Sunday, 8 June 2008
I've been putting off this review for two weeks, thinking that I'd make just one more thing, to make my review just that little bit wider, but this morning as I lay in bed I realised that I'm all Veganomiconed out, so I suppose that the time for a review is at hand.
Veganomicon: a review
I love the title of Veganomicon; the idea that it is the cruelty-free book of the dead; that it is an excellent vegan compendium; that it is a gigantic recipe book filled with recipes I can cook without alteration.
I have found the book very US-centric. Earth Balance and Veganaise have both been listed as "don't bother with anything else" sort of items, which made me feel incredibly (perhaps not rationally) resentful, as if there was no acknowledgement that maybe there are vegans out there in the world beyond the US' borders, with awesome products of their own. As an Australian, I've become used to converting recipes in my head, but the narrowness of the book has, as I mentioned (and childishly or not) made me feel resentful. Any Australians (and others?) using the book should remember that "all purpose" flour is plain, and "confectioners' sugar" is icing sugar.
Both D and I have had some interesting experiences with the flavour of the recipes. The curried things were bland, and things that used herbs we rarely use (tarragon, for example) were often quite overpowering (though not necessarily untasty). This may be an indication that we're not used to these herbs, but I am not convinced.
I have seen many complaints about the format, and I have to agree - although format isn't a make or break thing, and I don't mind having multiple recipes on one page, having to turn the page in the middle of a recipe didn't work for me. Once or twice I didn't notice until halfway through the recipe that there was more on the next page, and that's my fault for not reading the recipe all the way through in advance but also it makes for awkward reading.
I've had some problems with the times listed, and it wasn't until the second recipe that I realised they were cooking times only, which is a bit misleading.
The cookies so far have been pretty awesome. I have baked the chocolate-chocolate chip-walnut cookies multiple times now, they are quite tasty and the next day it's like eating muffins or something. That they are so damp is less than ideal, but that is quite likely part of what gives them such a great final consistency. The recipe is also very flexible; as I mentioned in a previous post, messing up the proportions quite considerably didn't dampen the deliciousness of the cookies. The chewy chocolate-raspberry cookies were also quite tasty. I am confused by the wheat-free chocolate chip cookies - they contain oat, which is a maybe-yes maybe-no item for coeliacs, which they acknowledge in the recipe, so I'm confused why their wheat-free cookie wasn't something that was guaranteed to be coeliac friendly.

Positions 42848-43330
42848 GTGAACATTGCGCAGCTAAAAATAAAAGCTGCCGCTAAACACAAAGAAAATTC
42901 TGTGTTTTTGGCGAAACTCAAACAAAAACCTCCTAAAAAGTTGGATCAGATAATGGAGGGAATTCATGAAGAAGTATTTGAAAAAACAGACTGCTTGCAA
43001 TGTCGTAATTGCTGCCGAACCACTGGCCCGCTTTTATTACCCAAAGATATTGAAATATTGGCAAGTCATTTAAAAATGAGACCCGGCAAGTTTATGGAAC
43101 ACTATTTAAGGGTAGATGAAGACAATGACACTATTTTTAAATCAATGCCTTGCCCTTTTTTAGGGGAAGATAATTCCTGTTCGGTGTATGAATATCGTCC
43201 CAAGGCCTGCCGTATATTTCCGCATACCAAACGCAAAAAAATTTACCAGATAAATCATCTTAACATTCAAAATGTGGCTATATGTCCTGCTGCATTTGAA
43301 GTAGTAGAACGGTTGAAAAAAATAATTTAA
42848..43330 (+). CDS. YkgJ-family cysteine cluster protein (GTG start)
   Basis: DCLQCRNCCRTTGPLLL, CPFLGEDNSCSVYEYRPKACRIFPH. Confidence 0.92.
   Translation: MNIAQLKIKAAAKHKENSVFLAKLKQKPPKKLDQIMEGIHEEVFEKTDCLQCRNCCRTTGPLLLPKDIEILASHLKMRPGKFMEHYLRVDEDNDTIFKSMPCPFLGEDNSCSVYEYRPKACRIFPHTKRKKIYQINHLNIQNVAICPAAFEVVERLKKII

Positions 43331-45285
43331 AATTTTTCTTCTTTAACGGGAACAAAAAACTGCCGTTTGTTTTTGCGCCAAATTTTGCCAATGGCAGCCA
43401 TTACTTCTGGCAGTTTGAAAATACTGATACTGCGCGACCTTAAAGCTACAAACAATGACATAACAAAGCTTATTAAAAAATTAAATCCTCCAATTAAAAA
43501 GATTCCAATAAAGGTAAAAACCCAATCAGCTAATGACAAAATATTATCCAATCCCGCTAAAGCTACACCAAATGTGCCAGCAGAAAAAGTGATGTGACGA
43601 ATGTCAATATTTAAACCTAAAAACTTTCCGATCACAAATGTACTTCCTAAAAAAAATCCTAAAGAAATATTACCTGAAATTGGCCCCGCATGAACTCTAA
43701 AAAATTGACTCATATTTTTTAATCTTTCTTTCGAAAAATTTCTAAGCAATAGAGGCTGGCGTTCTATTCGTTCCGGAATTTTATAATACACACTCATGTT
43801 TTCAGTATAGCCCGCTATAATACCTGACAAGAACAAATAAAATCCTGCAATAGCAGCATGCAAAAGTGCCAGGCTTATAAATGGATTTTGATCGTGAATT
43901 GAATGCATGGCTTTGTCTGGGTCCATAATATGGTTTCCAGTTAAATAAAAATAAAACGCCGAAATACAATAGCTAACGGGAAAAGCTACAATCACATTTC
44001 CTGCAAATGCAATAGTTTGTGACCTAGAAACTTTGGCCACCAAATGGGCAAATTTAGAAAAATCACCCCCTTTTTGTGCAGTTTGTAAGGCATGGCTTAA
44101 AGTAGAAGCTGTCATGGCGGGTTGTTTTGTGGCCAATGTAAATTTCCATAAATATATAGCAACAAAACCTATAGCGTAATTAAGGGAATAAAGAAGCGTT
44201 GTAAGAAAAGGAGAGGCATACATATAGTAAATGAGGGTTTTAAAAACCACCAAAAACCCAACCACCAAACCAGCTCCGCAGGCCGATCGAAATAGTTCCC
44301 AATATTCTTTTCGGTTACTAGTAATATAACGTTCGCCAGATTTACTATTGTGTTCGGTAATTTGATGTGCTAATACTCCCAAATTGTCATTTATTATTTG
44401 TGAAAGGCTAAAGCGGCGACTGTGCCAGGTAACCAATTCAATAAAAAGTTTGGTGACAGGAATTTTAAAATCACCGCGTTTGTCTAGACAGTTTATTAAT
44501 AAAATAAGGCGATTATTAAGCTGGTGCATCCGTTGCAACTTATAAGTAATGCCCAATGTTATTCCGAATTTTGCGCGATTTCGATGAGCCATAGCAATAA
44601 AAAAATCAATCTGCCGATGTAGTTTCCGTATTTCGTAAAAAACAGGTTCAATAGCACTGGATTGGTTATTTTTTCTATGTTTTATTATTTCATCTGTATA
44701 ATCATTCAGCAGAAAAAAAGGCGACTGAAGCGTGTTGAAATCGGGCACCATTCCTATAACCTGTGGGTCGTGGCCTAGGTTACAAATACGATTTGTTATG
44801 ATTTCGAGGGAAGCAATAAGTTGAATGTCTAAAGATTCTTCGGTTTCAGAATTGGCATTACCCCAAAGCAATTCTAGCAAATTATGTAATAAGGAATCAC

I do love the listing of basics and how-tos. Beside the samosa stuffed potatoes it tells you how to bake a potato if you've not done it before, and that's handy. I enjoyed discovering some new things (penne vodka with slivered almonds - awesome!), and having some new takes on things (samosa stuffed potatoes - fantastic idea!).
It was definitely worth the purchase, and having to cart it all the way back from Singapore. Similarly to Vegan With a Vengeance, it is a bit junky, and I have found that I usually have to modify the recipes as I'm cooking them to make them to my taste, which is not necessarily a problem, it's just a thing.
It does, in its way, meet its title as 'the ultimate vegan cookbook.' Maybe there will be a bigger, more encompassing cook book sometime, but for now it's certainly the most comprehensive that I've come across in terms of basic variety, which makes it a good starter's book, definitely (although now that I've said that, I do wonder how it competes with Vegan Planet, which I've yet to try but understand is awesome).
Overall, I'm glad I have it, and I can see myself getting a lot of use out of it, especially in terms of ideas and inspiration (less than the recipes word for word), but probably no more than any other cookbook on my shelf.
Recipes that we tried in order to form this opinion: samosa stuffed potatoes (p60) (awesome idea); lemony roasted potatoes (p109) (not really my thing); messy rice (p118) (bit bland); potato and kale enchiladas with roasted chile sauce (p162) (bit bland); pumpkin saag (p184) (quite tasty); red lentil-cauliflower curry (p186) (needed more spices); penne vodka (p193) (I loved this); green pea and lemon risotto with roasted red peppers (p199) (tasty, but nothing exciting); chewy chocolate-raspberry cookies (p234) (quite tasty); chocolate-chocolate chip-walnut cookies (p236) (these have entered rotation as go-to present cookies).